The rise of R EARL conference 2015

Nick Mandella our consultant managing the role
Posting date: 11/2/2015 1:21 PM
There is a fundamental shift happening in the analytics space at the moment, one which is seeing the rise of open-source software staking its claim on the sector. More frequently we at Harnham are seeing companies of all sizes introducing open-source software such as R, Python and Hadoop. Moving away from the traditional analytics tools of the past – most notably, SAS. This dramatic shift is something which has been comfortably reinforced at the EARL conference 2015.  Back by popular demand, it hosts a number of key figures in the analytics space to showcase the latest trends and topics in R.

Over the past decade R programming has arguably become the most important tool for statistical analysis, data visualisation and predictive modelling, used by statisticians and data scientists to name a few, in both academia and the commercial world.

The Benefit of Being Open

So why is R so great? Well first of all, being open-source, it’s FREE – anyone can use it. Who doesn't like stuff that comes for free? After this, you also have a robust tool that can manage any statistical task whilst providing the ability to deliver high quality visualisations. Something nicely illustrated by Joe Cheng’s presentation on the increasingly popular applications of Rshiny. On top of this, once you know how to, it’s easy to use R, and gives fast results. Romain Francois and Dirk Eddelbuettel’s ‘Rccp’ package is a perfect example of this, and has become the most widely used R package. Seamlessly combining the power of C++ and an easy to approach API that lets you write high-performance code it’s easy to see why.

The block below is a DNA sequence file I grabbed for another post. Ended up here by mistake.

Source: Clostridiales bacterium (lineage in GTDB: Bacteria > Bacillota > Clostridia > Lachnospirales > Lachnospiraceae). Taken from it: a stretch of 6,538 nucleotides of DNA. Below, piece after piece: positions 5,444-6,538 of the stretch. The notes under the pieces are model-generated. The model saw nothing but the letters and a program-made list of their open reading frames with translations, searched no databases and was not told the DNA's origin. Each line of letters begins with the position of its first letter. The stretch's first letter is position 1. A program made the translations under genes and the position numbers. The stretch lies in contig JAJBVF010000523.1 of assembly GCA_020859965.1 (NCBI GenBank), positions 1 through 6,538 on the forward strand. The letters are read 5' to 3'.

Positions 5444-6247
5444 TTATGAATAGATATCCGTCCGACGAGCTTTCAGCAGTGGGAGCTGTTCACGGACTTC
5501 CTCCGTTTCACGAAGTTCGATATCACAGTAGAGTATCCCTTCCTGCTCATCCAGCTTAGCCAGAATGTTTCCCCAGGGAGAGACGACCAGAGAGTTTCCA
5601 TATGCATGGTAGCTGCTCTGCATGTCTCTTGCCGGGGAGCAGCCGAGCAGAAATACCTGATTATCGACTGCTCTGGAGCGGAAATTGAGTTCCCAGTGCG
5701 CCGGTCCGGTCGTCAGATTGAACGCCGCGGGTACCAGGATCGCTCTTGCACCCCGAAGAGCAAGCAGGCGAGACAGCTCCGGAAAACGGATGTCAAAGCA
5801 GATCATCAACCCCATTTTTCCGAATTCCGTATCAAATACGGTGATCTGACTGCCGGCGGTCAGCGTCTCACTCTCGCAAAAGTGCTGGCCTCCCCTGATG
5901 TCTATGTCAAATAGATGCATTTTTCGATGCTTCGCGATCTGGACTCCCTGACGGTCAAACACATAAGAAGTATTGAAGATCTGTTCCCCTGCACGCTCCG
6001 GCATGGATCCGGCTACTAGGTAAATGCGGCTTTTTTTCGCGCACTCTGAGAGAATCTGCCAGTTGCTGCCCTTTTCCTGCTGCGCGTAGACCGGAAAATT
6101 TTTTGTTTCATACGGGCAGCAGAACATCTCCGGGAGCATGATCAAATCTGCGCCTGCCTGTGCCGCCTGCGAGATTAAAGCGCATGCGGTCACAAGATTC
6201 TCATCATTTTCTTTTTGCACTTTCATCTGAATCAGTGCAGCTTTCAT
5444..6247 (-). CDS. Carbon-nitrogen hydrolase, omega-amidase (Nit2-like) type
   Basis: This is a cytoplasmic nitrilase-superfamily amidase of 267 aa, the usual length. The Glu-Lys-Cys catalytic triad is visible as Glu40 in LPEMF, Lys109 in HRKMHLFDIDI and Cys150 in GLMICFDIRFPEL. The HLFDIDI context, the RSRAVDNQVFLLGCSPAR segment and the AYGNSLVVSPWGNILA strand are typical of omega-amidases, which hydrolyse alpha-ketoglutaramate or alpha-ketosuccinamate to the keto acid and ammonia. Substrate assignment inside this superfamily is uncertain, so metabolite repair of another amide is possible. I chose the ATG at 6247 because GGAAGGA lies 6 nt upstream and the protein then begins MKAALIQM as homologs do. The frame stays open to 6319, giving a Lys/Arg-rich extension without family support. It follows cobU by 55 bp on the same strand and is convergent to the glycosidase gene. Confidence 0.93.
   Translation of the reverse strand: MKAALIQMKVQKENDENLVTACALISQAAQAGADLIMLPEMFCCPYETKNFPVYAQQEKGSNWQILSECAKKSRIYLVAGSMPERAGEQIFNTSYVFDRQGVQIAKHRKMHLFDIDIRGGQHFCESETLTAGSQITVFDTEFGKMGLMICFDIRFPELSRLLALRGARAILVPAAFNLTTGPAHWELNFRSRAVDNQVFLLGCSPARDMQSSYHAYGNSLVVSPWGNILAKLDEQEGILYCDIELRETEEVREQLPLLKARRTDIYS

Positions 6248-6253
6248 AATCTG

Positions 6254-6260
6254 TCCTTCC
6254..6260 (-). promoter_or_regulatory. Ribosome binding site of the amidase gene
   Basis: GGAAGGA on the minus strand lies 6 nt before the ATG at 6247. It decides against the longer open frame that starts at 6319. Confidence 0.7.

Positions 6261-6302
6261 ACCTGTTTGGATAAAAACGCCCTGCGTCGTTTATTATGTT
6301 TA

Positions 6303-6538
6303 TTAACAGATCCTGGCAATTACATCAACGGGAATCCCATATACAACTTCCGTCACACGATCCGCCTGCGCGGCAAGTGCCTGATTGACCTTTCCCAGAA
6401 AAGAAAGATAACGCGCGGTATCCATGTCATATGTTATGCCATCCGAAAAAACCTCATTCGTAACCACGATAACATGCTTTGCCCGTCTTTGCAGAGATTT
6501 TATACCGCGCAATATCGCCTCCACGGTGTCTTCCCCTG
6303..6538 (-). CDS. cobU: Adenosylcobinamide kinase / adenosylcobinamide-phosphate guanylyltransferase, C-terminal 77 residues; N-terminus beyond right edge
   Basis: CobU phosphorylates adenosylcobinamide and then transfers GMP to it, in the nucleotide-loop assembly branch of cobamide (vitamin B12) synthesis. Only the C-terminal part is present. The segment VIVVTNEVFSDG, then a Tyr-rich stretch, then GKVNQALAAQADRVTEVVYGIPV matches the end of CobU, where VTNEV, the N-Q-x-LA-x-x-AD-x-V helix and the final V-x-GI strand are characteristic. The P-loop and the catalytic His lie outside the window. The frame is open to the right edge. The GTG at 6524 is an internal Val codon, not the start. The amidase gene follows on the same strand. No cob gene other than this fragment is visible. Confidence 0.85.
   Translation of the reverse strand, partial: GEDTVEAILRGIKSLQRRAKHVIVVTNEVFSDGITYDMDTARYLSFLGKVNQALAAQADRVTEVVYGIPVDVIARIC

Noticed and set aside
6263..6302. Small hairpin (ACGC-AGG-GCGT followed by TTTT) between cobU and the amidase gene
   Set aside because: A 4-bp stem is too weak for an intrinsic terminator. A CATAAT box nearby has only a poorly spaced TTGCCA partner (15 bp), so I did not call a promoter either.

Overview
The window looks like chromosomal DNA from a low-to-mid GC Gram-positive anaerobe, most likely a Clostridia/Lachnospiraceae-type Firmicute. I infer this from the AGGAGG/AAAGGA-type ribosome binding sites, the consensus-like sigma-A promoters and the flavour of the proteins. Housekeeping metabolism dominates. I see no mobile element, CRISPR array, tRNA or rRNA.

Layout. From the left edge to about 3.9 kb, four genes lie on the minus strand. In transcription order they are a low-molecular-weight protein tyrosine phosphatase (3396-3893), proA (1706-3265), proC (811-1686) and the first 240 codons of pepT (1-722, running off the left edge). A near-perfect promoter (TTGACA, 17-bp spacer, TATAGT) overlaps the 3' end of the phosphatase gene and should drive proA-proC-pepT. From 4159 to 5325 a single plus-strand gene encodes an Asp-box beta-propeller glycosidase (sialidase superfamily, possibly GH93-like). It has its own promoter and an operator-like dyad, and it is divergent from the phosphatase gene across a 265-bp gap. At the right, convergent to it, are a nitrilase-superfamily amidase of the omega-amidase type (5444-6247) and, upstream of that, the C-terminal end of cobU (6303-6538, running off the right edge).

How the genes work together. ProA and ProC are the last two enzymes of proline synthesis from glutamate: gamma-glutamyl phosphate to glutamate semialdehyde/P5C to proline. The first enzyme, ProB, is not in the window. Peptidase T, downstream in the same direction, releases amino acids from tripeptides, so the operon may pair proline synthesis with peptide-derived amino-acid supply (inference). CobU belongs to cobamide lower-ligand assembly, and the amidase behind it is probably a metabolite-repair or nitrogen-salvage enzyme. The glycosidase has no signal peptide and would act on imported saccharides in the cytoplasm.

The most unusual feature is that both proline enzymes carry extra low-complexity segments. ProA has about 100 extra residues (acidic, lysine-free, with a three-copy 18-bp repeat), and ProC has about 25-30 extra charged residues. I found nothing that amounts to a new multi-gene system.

Finally (and probably most importantly) its open-source nature means it becomes a collaborative effort to constantly find ways to improve its use, keeping the tool ahead of the game. With over 2 million users worldwide experimenting, finding bugs and working together as a community. R manages to stay at the forefront of its field. A tool of this nature has thrived as well as similar projects, such as Linux and MySQL; in culture; which has collaboration/brainstorming and sharing information as the key to its continued furtherance and enrichment.

One Step Ahead of the Competition

Combine these factors, and you can see why R has become one of – if not the – most popular analytics software tools right now. Both companies and universities alike are jumping on the bandwagon, meaning that more and more analysts are coming into the field having added R to their toolbox. What occurs is a snowball effect, sustaining the continued rise of R.

With R thriving it places a huge pressure on others to keep up – can they adapt or will they soon come to play little, if any, part in the analytics space in years’ to come? Whilst there was little talk at the EARL Conference about R’s biggest competitor, it became clear that the battle beginning to take shape, potentially for the years to come is between R and Python. Who will win the fight to become the data scientist’s language of choice? Despite all the talk it is obvious to see that there are pros and cons to both, and use cases whereby one would be more effective than the other. Therefore is it really a war? Or, is the outcome more likely a co-existence?

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